The 65—5 system was also tested for its sol-gel transition under much higher pressures with rotational rheology, further simulating some of the more extreme conditions found in the oil field. While holding the temperature steady at 70 °C, the 65—5 liquid is pressurized to 20, 35, and 60 MPa and monitored for when the sol-gel transition occurs under rotational shear, as seen in Figure 2. When the pressure of system is increased while holding temperature constant, the sol-gel transition time of the 65—5 system decreases to 390, 270, and 140 min, respectively. This indicates that pressure has a direct effect on the kinetics of the 65—5 sol-gel transition and accelerates the system towards the condensation pathway of increasingly branched hemiaminal and aminal condensation products. The unique property of the PHT system to make these sol-gel transitions at a wide range of temperatures and pressures shows its versatility for use in oil well completion projects.

4.2. PHT Breakdown with Water

A distinct advantage to using this constitutionally dynamic gel system lies in its reversibility and the ability to remove said gel from wherever it is being placed via a “triggered release”. We previously reported that a PHT gel formed with our original 65—5 formula could “break” under elevated temperatures and pressures using phosphine. However, a more environmentally friendly and easier to use agent for breaking can be achieved by replacing the high molecular weight PPG triamine in the original 65—5 formulation for a smaller weight PEG diamine.
The reversibility of PEG amine PHTs, as compared with PPG amine PHTs, is notably similar in these condensation polymers with the large exception of water being used as a breaker. This is largely because of the high solubility of the 900 Da PEG diamine and the poor solubility of 5 kDa PPG triamine in water. When water is added to an PHT gel of PEG diamine, the system reverts to liquid within minutes. On the other hand, the PPG triamine remains unchanged in the presence of the same quantity of water. The most effective way to revert the PHT gel of the PPG triamine was found to be through the use of a saturated solution (10% wt) of phosphine in NMP, in this case (tris(2-carboxyethyl)phosphine).

4.3. Thermal Stability of PHT

We have previously reported the addition of trivalent metal salts (FeCl3, AlCl3) gives us the lowest energy and most stabilized products in our PHT scheme, either overtime or in the presence of heat. This led us to evaluate what other metal salts could further stabilize this scheme and to what extent. To evaluate the limits of the thermal stabilities of the HT gels, we assayed a variety of different salts to observe how the salt systems may influence the gel stabilities. A summary of gel thermal stabilities is presented in Table 5.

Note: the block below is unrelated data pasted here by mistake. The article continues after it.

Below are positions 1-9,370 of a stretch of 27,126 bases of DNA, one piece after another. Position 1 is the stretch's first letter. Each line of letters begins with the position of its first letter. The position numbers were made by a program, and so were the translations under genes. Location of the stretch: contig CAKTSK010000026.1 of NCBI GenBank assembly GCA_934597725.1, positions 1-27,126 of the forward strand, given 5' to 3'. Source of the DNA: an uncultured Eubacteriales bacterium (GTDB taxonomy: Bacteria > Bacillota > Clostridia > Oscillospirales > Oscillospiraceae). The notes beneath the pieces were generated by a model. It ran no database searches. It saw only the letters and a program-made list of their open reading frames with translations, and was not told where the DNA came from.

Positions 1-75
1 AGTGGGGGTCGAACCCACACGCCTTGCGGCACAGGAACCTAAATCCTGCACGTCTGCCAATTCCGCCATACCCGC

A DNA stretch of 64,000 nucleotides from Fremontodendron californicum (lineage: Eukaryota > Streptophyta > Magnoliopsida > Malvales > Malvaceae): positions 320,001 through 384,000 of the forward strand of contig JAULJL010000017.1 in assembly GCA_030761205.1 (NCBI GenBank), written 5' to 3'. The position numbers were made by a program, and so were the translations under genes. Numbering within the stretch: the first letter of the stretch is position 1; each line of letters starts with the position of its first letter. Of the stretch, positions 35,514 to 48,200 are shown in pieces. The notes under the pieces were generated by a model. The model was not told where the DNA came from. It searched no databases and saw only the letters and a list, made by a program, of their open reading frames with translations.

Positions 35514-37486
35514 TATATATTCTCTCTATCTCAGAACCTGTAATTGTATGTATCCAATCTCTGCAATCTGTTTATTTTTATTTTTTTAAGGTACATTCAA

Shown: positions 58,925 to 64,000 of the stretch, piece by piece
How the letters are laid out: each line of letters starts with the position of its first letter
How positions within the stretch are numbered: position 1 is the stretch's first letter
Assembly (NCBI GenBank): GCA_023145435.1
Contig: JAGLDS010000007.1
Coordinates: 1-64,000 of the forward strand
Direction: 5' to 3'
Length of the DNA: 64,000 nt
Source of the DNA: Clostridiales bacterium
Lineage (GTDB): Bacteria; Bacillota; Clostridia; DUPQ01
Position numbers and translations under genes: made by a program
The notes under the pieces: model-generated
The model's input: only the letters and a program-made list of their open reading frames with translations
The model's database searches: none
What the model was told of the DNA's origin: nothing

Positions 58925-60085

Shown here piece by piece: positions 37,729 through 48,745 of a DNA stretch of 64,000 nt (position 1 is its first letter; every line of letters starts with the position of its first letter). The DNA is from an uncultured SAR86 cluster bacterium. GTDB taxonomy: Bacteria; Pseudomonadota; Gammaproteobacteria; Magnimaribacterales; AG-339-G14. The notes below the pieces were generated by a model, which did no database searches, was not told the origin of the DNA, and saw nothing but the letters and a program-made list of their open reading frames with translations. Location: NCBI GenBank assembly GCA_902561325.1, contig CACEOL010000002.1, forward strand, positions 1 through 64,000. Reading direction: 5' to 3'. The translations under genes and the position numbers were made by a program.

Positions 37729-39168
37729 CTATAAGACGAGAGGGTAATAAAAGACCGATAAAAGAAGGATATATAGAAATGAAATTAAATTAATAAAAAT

The salts tested are often used in completion brines for such purposes as density adjustment. Interestingly, the various salts influence thermal stability of the gels differently. From our investigations of aluminium chloride, calcium halides, zinc bromide, cesium salts, and sodium bromide, we found that the greatest stability was observed in the case of sodium bromide. In all cases, the gels display superior temperature stability when salt is a component to their compositions. The trend observed is that thermal stability increases from higher (M(III)) to lower oxidation state (M(I)) metal salts (where M is the abbreviation for the metal) and from smaller anions (Cl) to larger anions (Br).

4.4. Kinetics with Al(III)

NMR studies of model systems of the dynamic aminal junction in the polymer network reveal the effect of reaction rate enhancement in the presence of aluminium. NMR spectra for these studies are presented in Figure 3 and in the supporting information in Figures S2 through S7. Because of the apparent lability of the various intermediates in the condensation pathway, with lower molecular weight amines (such as the butyl amine studied in this model), the temperature under which the experiment was monitored was lowered to −25 and 0 °C.
At −25 °C, the species in the system without aluminium remain static. However, the addition of aluminium to this system at this temperature affords us a transformation of these species. It is not until raising the temperature of the system up to 0 °C when we begin to see transformation of species in the system without aluminium. Figure 3a shows the spectral region from 4.92 ppm to 4.72 ppm. 1H NMR peaks in these regions in a similar model system (with polypropylene glycol amine in place of the butylamine used here) have been previously correlated to R–NH–CH2–OH functionalities. These transformations occur over approximately 30 min at 0 °C. The depletion of these peaks indicates the conversion of hemiaminal in to aminal (hexahydrotriazine) [11]. Figure 3b shows the spectral region from 4.93 to 4.69 ppm where the R–NH–CH2–OH functionalities of the aluminium catalysed system deplete over 3 h at −25 °C. The depletion of these peaks also indicates the conversion of hemiaminal in to aminal (hexahydrotriazine), but at a lower temperature than the sample without aluminium. In both cases, the temperature was subsequently raised to 0 °C. At this temperature, the aluminium catalysed system displayed relatively little change, whereas the system without aluminium began to evolve new species corresponding to intermediates along the condensation pathway including the final HT product.